Türkiye’s net reserves dropped $7 bn since the quake

Growth rate expected to slow significantly to 2.8 percent in 2023
Türkiye’s net reserves dropped $7 bn since the quake
Quake affected Türkiye’s net reserves

Recent data from the Turkish Central Bank showed net reserves dropping $7 billion since the quake and bankers expect further steps from the authorities to reduce foreign exchange demand.

Economists predicted that the Feb. 6 earthquake, which killed more than 43,000 people in Türkiye, will cost the economy more than $50 billion.

The World Bank estimates that the disaster caused $34.2 billion in direct physical damage,  the equivalent of 4 percent of the country’s 2021 GDP; however, total reconstruction and recovery costs could be twice as high.

Inflation hit a 24-year high above 85% in October, stoked by a series of interest rate cuts sought by Erdogan, before dropping to 58% in January with a favourable base effect.

Read more: Earthquakes force Türkiye to cut interest rates by 50 basis points

Inflation outlook


Türkiye’s devastating earthquake will keep inflation above 40% in the run-up to elections scheduled for June and will necessitate an additional budget, a government official said.

A surge in prices of goods and services, including food and housing, due to disruptions caused by the quake means Türkiye’s high inflation rate will fall in coming months by far less than previously expected, observers say.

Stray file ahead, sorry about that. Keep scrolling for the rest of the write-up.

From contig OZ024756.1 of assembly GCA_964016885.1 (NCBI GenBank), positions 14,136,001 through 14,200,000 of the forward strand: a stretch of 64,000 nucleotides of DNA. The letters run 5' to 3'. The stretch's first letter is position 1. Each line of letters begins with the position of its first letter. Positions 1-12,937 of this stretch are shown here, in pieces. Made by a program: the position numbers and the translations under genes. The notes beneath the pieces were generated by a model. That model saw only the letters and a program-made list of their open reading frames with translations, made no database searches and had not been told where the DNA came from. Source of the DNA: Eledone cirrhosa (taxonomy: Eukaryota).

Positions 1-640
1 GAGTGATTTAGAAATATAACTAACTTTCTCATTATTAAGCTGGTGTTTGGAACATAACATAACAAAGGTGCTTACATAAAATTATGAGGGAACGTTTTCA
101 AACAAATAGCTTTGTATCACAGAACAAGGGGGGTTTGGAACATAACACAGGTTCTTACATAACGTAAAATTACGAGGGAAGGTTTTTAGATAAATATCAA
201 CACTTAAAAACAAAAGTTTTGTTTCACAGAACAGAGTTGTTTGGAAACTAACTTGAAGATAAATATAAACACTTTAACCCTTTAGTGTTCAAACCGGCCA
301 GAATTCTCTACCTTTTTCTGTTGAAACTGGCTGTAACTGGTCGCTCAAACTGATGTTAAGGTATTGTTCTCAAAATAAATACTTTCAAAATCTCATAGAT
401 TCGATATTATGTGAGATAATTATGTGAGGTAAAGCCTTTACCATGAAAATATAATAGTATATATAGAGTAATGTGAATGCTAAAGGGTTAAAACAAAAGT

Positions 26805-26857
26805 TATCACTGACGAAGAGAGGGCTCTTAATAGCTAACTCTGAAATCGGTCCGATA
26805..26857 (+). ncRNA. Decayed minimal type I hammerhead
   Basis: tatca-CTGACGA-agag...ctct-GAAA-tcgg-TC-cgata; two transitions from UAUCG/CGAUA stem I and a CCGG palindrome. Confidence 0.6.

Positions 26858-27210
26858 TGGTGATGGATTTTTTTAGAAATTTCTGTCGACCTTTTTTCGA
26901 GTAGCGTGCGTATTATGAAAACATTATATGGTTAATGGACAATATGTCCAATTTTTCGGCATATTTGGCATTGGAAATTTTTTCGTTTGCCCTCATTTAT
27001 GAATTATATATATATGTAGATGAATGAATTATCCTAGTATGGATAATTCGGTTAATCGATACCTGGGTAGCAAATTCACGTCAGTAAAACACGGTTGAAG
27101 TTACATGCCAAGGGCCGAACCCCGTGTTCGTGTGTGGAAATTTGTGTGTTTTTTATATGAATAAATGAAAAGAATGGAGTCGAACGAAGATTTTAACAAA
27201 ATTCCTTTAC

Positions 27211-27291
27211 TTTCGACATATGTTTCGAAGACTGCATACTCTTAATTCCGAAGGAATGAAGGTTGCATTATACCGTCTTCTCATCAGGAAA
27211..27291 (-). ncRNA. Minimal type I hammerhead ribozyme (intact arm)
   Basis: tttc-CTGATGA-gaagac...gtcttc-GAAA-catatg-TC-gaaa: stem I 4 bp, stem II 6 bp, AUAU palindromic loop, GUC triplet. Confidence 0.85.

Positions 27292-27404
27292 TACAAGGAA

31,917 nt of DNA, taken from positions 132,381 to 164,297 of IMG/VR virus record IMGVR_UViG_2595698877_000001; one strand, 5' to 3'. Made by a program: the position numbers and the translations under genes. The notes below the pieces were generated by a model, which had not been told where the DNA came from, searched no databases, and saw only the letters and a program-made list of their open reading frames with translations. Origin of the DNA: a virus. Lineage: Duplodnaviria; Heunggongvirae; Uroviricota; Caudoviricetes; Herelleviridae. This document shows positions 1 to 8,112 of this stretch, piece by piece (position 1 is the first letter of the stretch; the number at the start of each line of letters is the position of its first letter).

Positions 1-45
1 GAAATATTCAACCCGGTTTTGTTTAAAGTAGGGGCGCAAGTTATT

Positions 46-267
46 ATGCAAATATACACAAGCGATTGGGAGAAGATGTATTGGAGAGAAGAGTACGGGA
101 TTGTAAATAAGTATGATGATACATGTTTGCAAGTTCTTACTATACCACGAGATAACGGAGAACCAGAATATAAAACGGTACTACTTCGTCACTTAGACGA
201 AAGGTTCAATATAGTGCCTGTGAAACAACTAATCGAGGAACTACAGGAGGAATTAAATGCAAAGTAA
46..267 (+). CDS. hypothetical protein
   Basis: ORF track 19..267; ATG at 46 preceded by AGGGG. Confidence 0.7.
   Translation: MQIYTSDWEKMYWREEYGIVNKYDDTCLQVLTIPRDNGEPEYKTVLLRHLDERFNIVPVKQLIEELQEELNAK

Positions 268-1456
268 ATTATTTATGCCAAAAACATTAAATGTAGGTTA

Inflation had been expected to keep falling to around 35-40% by June, but due to the earthquake, market observers now forecast inflation of 42-46% at the time of the election.

“With the effect of the earthquake, inflation may now reach somewhere in the range of 40-50%,” the government official added, speaking anonymously as he was not authorised to speak publicly on the issue.

Growth rate shrinking


Moreover, Turkey’s economy expanded 5.6 percent in 2022, according to official data released on Tuesday, but growth is expected to slow significantly to 2.8 percent in 2023 after earthquakes in the country’s south caused widespread devastation.

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